Phosphorylation of STAT3 by the human serotonin 2C receptor
Serotonin (5-HT) is a modulatory neurotransmitter in the central nervous system that plays a role in many physiological responses by binding to 14 different receptor subtypes. The 5-HT2C receptor subtype (5-HT 2CR), a 7-transmembrane spanning G protein-coupled receptor, is involved in neuronal excitability, spatial learning, mood, executive function, glucose and energy homeostasis, and appetite. This receptor activates signaling pathways downstream of the Gαq/11 protein, as well as other intracellular proteins that activate G protein-independent pathways. The structurally similar 5-HT2AR can additionally activate the JAK/STAT pathway, and has been shown to do so following chronic treatment with the atypical antipsychotic and 5-HT2A and 5-HT2C receptor antagonist, olanzapine. The purpose of the present study to was to investigate the ability of the 5-HT2CR to activate the JAK/STAT pathway. Human Embryonic Kidney (HEK) 293 cells stably expressing the 5-HT2C-IDIR were treated with vehicle, serotonin, olanzapine, or the 5-HT2CR inverse agonist, SB206553. For in vivo analysis, adult male C57BL/6 mice were treated with SB206553, the 5-HT2CR agonist MK-212, or saline. Phospho-STAT3 levels in the hypothalamus, amygdala, and hippocampus of mice from each treatment group were examined by immunohistochemistry and western blot. Proteins from cell lysates and brain tissue were separated by SDS-PAGE and levels of phosphorylated JAK2 and STAT3 were analyzed via immunoblot. Constitutive phosphorylation of STAT3 was observed in cells containing the 5-HT2C-IDI receptor, while STAT3 phosphorylation was not observed in untransfected cells or cells treated with SB206553 or olanzapine. Within transfected cells, treatment with 5-HT increased the levels of phosphorylated STAT3 while JAK2 phosphorylation was unaffected in all treatment groups, indicating that agonist binding enhances phosphorylation of STAT3 independently of JAK2 activation. STAT3 phosphorylation in mice was unaffected in all treatment groups in both immunohistochemical and western blot analysis. This discrepancy may be due to the time course or dosage of treatment, or the functional selectivity of the agonist MK-212, and requires further evaluation. This is the first report of the 5-HT 2CR activating this pathway and suggests that this receptor may be involved in growth, cell differentiation, the immune response, and transcription of other STAT activated genes.^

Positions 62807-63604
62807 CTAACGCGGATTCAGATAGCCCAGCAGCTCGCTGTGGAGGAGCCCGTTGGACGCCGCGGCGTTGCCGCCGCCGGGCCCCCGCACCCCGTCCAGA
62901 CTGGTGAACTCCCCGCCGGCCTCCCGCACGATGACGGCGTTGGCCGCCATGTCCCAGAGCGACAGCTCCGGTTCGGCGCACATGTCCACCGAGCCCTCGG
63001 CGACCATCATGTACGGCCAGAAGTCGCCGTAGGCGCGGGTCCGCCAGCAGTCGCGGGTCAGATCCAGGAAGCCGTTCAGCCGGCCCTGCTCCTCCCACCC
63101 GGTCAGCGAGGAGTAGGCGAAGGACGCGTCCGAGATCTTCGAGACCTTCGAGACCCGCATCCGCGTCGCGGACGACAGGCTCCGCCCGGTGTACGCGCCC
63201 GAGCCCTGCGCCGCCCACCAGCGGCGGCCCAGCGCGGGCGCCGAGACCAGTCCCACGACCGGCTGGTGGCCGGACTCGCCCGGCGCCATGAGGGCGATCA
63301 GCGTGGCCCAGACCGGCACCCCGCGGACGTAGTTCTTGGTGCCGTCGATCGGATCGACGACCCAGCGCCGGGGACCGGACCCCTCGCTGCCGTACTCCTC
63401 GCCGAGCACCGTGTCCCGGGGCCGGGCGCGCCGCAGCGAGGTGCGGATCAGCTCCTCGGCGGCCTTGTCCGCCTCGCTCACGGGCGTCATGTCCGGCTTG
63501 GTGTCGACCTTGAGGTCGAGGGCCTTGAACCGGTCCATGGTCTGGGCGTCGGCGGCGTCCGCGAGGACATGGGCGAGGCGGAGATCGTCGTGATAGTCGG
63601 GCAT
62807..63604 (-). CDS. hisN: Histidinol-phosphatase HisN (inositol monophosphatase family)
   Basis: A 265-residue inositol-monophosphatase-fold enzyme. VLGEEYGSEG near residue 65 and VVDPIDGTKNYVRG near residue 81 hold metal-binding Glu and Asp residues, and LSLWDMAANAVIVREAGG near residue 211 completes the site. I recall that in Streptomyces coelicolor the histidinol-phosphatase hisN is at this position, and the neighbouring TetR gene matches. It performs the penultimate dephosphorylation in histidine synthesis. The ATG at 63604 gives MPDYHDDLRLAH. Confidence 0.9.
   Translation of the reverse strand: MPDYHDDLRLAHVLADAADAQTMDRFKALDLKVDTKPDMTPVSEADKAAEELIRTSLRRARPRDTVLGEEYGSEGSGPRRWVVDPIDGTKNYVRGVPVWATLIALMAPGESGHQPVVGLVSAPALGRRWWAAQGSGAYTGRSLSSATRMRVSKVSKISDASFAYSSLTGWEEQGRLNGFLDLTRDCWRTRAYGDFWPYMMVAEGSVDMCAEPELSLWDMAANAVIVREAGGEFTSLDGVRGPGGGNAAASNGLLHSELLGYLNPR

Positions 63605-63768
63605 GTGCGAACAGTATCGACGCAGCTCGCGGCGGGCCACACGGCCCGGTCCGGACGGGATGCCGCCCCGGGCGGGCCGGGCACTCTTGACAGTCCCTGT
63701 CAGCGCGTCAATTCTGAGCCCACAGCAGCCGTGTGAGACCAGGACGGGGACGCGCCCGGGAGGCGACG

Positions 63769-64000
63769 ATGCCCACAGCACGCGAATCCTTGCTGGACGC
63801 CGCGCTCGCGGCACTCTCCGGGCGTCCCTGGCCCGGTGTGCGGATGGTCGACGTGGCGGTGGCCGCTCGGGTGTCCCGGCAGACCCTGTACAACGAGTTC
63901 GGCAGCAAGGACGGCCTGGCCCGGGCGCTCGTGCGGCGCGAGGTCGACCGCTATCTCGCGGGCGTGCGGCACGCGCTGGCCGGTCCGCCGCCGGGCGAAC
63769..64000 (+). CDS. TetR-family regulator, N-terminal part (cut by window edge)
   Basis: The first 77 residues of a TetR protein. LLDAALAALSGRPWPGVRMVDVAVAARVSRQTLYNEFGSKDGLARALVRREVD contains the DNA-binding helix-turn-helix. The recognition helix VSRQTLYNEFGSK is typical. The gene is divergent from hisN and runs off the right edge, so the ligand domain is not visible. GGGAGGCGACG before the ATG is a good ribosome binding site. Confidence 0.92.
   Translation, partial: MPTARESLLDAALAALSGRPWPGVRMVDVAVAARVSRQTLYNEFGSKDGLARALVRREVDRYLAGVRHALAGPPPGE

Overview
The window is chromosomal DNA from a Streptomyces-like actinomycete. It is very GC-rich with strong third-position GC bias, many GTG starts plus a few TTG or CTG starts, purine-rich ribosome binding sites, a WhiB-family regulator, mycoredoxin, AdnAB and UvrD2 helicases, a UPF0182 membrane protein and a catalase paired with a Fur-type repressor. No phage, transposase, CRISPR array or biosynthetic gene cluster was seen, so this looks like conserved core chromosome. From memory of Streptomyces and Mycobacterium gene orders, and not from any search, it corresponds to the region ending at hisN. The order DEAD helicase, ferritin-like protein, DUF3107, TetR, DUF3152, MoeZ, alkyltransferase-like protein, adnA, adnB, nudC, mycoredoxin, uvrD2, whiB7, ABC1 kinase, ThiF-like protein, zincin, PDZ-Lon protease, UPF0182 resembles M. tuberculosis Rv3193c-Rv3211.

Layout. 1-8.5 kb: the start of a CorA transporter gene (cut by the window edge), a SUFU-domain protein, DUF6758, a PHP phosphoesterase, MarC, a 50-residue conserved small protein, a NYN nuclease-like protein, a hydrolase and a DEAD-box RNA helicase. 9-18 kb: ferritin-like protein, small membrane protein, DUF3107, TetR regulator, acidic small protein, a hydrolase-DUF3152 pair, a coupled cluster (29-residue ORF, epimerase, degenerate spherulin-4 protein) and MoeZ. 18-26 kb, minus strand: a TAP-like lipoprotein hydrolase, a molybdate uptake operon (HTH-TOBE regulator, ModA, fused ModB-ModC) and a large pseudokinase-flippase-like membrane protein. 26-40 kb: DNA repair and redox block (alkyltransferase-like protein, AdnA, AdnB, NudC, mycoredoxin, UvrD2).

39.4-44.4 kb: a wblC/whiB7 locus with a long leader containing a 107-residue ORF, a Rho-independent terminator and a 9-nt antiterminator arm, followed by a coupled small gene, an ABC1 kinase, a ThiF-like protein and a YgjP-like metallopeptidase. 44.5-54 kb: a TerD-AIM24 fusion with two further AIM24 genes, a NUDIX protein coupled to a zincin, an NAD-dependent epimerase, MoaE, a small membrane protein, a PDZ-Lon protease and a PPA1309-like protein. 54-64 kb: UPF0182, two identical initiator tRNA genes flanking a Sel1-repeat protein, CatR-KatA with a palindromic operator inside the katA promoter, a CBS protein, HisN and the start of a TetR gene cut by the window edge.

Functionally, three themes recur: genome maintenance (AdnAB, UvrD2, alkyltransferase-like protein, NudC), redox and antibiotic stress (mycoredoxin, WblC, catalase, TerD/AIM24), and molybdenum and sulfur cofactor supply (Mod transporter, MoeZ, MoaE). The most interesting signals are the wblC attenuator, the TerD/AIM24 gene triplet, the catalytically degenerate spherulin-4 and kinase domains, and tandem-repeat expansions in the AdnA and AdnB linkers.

Mary E Curtis,
"Phosphorylation of STAT3 by the human serotonin 2C receptor"
ETD Collection for Tennessee State University.